Two US Firsts Put Continuous Innovation, Explosive American Growth, on Display
United Imaging, a global leader in advanced medical imaging and radiotherapy equipment, has begun unveiling new technology and strategic collaborations that showcase significant commitment to U.S. market growth.
The company had already announced an agreement just prior to the annual meeting of the Radiological Society of North America (RSNA) to launch the country’s first-ever mobile digital PET/CT scanner. Today, it unveiled a new MR system called the uMR Omega* that offers the world’s first ultra-wide 75-cm bore, the widest on the market. The U.S. will be the first market to receive the uMR Omega, underscoring United Imaging’s significant investment to provide access to high-quality imaging to all patients in this country.
“We continuously push the envelope of MR technology, and with the introduction of this product, we set a new benchmark for future clinical MR systems,” said Steve Tan, CEO, Imaging & Treatment Business Group, United Imaging. “MRI has suffered from a poor patient experience, given the limited scanner space and weight capacity. uMR Omega will help imaging providers open access to more patients who need an MRI.”
The past decade has seen increased focus on patient experience, including bore size, exam speed, and in-bore entertainment. However, access to critically important MRI remains limited for those who need it. About 5-7% of the population is estimated to be claustrophobic, and one study showed that up to 13% of patients receiving an MRI reported having a panic attack during the procedure. A greater number suffer significant anxiety or disorientation when in an enclosed space during the medical exam. This anxiety can limit their desire to seek or successfully complete an MRI study. Small bore size plays a key role in how patients perceive the experience.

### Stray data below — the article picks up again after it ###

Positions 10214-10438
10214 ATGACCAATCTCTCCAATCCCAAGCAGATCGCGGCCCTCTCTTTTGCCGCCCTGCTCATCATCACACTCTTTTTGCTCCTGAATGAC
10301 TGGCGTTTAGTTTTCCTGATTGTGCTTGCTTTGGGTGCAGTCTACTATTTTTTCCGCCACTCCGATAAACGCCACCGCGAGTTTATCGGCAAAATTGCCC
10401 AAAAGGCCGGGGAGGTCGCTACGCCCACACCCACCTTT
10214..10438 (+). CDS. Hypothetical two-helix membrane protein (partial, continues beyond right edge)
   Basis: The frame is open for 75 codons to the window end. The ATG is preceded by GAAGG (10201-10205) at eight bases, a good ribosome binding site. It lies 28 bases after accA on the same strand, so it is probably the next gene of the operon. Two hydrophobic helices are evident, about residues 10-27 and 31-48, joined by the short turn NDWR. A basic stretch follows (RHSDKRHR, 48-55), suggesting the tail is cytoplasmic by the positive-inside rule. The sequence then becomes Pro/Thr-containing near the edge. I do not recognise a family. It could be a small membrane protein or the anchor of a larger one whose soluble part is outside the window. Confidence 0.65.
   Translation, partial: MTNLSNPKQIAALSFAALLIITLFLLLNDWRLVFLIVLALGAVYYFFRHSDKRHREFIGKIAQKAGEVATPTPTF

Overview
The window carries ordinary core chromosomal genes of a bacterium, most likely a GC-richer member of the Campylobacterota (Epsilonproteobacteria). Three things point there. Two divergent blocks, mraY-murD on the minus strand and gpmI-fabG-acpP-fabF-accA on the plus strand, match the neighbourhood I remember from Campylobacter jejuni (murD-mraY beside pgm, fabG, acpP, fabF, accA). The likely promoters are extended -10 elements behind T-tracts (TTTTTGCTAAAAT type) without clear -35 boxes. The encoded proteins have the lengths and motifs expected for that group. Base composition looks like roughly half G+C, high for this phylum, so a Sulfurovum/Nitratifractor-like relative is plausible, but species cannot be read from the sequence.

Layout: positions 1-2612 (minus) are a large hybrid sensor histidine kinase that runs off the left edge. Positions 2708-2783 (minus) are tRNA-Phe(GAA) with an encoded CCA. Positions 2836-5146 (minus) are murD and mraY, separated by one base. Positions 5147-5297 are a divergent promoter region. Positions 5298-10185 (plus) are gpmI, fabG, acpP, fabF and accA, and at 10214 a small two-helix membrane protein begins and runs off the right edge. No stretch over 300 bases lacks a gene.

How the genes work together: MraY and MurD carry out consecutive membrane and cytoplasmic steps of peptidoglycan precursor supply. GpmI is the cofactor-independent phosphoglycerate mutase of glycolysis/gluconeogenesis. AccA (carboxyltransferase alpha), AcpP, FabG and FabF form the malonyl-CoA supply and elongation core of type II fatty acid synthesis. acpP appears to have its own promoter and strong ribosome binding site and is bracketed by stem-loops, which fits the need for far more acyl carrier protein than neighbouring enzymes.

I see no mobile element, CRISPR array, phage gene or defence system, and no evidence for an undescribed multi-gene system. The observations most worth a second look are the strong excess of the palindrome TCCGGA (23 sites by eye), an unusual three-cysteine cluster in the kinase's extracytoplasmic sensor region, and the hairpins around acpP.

In addition, obesity rates continue to rise, here in the U.S. and abroad. In the U.S. alone, the obesity rate is approaching 40 percent after holding around 34-35 percent between 2005 and 2012. In addition, individuals labeled as “extremely obese” currently make up 8% of the population, a number that continues to grow. The bore size, table weight capacity, and scanner capabilities of current MR devices limit access for broad-shouldered and bariatric patients.
“Think about the experience of being in a middle seat in economy on an airplane versus first class,” commented Jeffrey Bundy, CEO, UIH Solutions. “There is a big difference in how you feel when your knees touch the seat in front of you, and your elbows touch the passengers next to you, and you can’t get up from your seat — as opposed to how you feel with even an extra inch on all sides. Five centimeters is a huge difference on an airplane. Add the anxiety of a medical procedure and uncertainty about your health, and the feeling is even more significant in the context of an exam.”
The additional space and comfort of uMR Omega’s ultra-wide 75-cm bore may also benefit pregnant women needing scans, as well as children whose mothers can lie with them in the bore to help them stay still, reducing the need for sedation. Providers can also anticipate improved off-center imaging applications.
In addition to the increased gantry size, the uMR Omega increases table weight capacity for the first time in MR imaging to 680 lbs. United Imaging consulted bariatric caregivers and referenced bariatric wheelchairs to select the increased weight capacity and bore size specifications. Hospitals are redesigning to accommodate this growing population, and now, they will have an MRI to better serve their bariatric patients.
The United Imaging family of MRIs has a reputation for high homogeneity, gradient performance, and coverage, providing both the quality and ease to achieve excellent diagnostic imaging. The field of view increases to 60 x 60 x 50 cm to expand the usable imaging space. Increased bore size, imaging FOV, and table capacity help providers accommodate larger patients.
“The continuous innovation focused on patient access is what excites me about being at United Imaging, after almost 30 years in healthcare,” Bundy said. “I have been involved in bringing multiple generations of imaging equipment to the market. I know what patient comfort and access does to the MRI business. What we are doing is unprecedented, and it will make a difference in patients’ lives very soon. The uMR Omega has the potential to literally provide people who cannot receive scans today with a life-saving MRI.”